When we were at A.J.'s Fine Foods the other day, I picked up some Cappellini Pasta among other things. I hadn't really thought much about what I'd use it in but it seemed like I'd been running across lots of great recipes that incorporated angel hair pasta so figured I might as well have some in the pantry.

As fate would have it I needed something for supper tonight and wanted to do something slightly different than our usual Saturday night sauteed chicken. So, I pulled out my box of Cappellini, a chicken breast and some of my ever present lemons and set to work on a Lemon Cappellini with Grilled Chicken.

It turned out quite good. The past is very lemony with a double hit of lemon juice and lemon zest. You can also play with the flavors in the chicken. I happened to have some on hand that is always on sale at our local grocery store. It's a boneless, skinless breast and is already seasoned lightly with peppers and other grilling herbs. However, you can use whatever you like and do it plain or with your favorite grilling spices and herbs.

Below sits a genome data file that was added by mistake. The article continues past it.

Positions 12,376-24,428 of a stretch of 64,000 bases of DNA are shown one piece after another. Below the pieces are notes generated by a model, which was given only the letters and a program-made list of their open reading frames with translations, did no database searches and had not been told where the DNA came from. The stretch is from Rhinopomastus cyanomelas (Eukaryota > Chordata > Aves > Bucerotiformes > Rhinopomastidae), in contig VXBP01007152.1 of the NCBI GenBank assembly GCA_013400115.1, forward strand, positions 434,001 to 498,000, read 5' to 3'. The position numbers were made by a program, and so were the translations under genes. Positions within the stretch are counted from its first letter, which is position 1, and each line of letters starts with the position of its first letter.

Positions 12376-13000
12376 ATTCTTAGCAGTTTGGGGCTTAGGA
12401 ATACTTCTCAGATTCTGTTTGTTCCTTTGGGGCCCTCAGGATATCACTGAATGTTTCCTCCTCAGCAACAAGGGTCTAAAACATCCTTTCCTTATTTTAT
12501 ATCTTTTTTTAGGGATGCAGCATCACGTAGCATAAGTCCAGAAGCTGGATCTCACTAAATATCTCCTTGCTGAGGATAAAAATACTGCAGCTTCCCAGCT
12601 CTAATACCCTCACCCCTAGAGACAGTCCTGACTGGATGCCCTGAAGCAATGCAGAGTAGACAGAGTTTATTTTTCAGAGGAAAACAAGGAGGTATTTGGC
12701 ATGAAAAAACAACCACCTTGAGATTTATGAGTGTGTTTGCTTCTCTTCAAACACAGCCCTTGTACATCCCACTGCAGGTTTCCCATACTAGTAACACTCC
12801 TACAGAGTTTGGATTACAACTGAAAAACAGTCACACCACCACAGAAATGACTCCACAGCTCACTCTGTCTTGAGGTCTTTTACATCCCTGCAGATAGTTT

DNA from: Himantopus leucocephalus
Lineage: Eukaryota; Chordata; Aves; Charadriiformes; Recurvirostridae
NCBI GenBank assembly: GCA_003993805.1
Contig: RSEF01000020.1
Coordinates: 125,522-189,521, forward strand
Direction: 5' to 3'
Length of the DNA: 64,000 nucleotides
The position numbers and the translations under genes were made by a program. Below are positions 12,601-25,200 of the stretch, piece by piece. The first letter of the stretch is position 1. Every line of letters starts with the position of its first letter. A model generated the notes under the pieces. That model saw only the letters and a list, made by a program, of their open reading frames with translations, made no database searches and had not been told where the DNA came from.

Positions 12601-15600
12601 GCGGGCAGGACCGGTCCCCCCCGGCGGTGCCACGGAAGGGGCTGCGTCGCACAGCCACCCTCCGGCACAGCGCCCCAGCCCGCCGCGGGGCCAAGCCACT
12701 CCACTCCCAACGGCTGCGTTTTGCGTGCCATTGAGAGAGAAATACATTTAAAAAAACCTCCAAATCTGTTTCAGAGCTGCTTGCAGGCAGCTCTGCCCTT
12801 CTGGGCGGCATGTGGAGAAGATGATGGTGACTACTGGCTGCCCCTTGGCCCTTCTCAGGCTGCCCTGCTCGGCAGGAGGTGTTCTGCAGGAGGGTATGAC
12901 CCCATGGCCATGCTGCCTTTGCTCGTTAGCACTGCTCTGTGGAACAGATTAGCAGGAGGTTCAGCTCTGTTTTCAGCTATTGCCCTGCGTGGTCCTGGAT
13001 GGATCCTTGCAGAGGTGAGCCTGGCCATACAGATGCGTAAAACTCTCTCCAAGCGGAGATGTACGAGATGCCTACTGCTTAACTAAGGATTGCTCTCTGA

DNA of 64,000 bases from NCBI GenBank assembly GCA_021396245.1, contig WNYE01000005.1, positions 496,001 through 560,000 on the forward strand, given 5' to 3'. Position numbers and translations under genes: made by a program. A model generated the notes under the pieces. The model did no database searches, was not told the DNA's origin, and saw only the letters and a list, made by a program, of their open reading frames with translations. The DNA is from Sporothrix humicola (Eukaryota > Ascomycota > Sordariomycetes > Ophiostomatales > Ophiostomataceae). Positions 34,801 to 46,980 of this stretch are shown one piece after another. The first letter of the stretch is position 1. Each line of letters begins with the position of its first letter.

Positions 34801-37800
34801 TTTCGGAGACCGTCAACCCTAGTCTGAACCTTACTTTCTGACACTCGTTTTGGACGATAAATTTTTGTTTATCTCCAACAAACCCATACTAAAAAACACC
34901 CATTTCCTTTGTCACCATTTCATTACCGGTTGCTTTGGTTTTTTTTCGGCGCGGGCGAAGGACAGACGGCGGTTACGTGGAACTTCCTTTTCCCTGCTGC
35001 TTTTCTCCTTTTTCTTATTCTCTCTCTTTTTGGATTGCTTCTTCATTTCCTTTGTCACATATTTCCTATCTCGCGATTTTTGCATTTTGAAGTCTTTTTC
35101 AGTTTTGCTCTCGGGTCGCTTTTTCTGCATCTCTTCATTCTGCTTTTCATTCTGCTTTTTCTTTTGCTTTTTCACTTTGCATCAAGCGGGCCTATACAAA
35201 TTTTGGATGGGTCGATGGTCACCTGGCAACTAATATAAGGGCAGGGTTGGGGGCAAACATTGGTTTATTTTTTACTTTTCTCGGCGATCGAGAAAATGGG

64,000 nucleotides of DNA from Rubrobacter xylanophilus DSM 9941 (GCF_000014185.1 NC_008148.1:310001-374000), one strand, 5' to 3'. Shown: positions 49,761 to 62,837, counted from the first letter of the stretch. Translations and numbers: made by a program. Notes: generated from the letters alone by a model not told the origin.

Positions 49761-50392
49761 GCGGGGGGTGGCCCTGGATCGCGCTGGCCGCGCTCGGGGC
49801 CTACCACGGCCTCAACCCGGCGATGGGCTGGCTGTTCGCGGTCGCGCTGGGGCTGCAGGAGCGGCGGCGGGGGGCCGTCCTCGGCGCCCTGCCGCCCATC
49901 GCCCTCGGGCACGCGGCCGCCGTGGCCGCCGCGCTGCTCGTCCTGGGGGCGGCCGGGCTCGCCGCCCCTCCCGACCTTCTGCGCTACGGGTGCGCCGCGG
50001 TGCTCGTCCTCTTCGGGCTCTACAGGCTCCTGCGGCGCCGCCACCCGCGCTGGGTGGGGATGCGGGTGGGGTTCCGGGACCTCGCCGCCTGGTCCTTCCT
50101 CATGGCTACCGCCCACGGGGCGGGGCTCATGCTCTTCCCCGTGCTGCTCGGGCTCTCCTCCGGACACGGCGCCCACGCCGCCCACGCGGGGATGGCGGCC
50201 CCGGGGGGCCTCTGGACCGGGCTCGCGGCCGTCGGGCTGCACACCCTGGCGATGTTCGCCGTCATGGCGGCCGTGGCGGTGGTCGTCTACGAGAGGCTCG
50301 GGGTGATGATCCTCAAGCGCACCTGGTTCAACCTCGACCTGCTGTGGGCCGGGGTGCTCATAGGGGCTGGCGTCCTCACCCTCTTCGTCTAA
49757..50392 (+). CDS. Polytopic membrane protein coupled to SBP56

This is really simple and is one in less than 20 minutes total. A little sprig of fresh basil or some lemon wedges make a nice garnish. This makes about 2 to 3 servings.

Thursday, May 13, 2010

Peanut Butter "Girl Scout" Cookies

I believe they are now known as "Do-Si-Dos" or some such, but when I was younger they were just Peanut Butter Sandwich Cookies and I loved them. I loved them so much I'd have gladly joined the Girl Scouts to get my fill of them!

To this day, they are my favorite cookie and I look forward to seeing the young ladies out selling their cookies each year.

I've mentioned them before, notably in my post on Lemon Tea Cookies based on recipe from the founder of the GSA. However, this recipe is one I ran across in several iterations across the web. Most were pretty similar give or take a slight measurement variation so I decided to pick one at random and try it out.